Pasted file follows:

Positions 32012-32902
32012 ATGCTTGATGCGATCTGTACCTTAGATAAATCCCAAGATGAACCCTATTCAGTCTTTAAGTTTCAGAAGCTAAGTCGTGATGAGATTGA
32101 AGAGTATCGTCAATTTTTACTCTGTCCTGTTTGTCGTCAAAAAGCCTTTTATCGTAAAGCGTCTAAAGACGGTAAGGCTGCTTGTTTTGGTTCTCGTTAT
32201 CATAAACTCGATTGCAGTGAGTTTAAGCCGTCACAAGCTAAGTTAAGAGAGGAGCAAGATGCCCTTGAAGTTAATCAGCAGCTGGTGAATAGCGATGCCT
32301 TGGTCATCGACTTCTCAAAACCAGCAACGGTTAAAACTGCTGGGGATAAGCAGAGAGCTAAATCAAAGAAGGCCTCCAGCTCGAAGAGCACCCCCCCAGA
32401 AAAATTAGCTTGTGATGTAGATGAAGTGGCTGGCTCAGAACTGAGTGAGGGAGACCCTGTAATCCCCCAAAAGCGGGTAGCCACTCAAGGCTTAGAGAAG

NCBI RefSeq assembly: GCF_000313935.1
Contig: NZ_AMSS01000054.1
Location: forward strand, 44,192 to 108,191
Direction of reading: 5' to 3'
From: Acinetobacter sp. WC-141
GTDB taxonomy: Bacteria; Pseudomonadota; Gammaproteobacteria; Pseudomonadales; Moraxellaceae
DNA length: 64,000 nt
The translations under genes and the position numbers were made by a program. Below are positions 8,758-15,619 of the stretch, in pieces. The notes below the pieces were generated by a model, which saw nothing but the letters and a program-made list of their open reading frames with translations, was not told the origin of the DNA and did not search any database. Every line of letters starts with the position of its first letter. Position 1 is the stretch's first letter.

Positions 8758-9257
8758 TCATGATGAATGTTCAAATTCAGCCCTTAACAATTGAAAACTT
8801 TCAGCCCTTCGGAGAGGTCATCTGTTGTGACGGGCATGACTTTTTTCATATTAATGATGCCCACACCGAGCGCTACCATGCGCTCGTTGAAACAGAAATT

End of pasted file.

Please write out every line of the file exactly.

Positions 32012-32902
32012 ATGCTTGATGCGATCTGTACCTTAGATAAATCCCAAGATGAACCCTATTCAGTCTTTAAGTTTCAGAAGCTAAGTCGTGATGAGATTGA
32101 AGAGTATCGTCAATTTTTACTCTGTCCTGTTTGTCGTCAAAAAGCCTTTTATCGTAAAGCGTCTAAAGACGGTAAGGCTGCTTGTTTTGGTTCTCGTTAT
32201 CATAAACTCGATTGCAGTGAGTTTAAGCCGTCACAAGCTAAGTTAAGAGAGGAGCAAGATGCCCTTGAAGTTAATCAGCAGCTGGTGAATAGCGATGCCT
32301 TGGTCATCGACTTCTCAAAACCAGCAACGGTTAAAACTGCTGGGGATAAGCAGAGAGCTAAATCAAAGAAGGCCTCCAGCTCGAAGAGCACCCCCCCAGA
32401 AAAATTAGCTTGTGATGTAGATGAAGTGGCTGGCTCAGAACTGAGTGAGGGAGACCCTGTAATCCCCCAAAAGCGGGTAGCCACTCAAGGCTTAGAGAAG

NCBI RefSeq assembly: GCF_000313935.1
Contig: NZ_AMSS01000054.1
Location: forward strand, 44,192 to 108,191
Direction of reading: 5' to 3'
From: Acinetobacter sp. WC-141
GTDB taxonomy: Bacteria; Pseudomonadota; Gammaproteobacteria; Pseudomonadales; Moraxellaceae
DNA length: 64,000 nt
The translations under genes and the position numbers were made by a program. Below are positions 8,758-15,619 of the stretch, in pieces. The notes below the pieces were generated by a model, which saw nothing but the letters and a program-made list of their open reading frames with translations, was not told the origin of the DNA and did not search any database. Every line of letters starts with the position of its first letter. Position 1 is the stretch's first letter.

Positions 8758-9257
8758 TCATGATGAATGTTCAAATTCAGCCCTTAACAATTGAAAACTT
8801 TCAGCCCTTCGGAGAGGTCATCTGTTGTGACGGGCATGACTTTTTTCATATTAATGATGCCCACACCGAGCGCTACCATGCGCTCGTTGAAACAGAAATT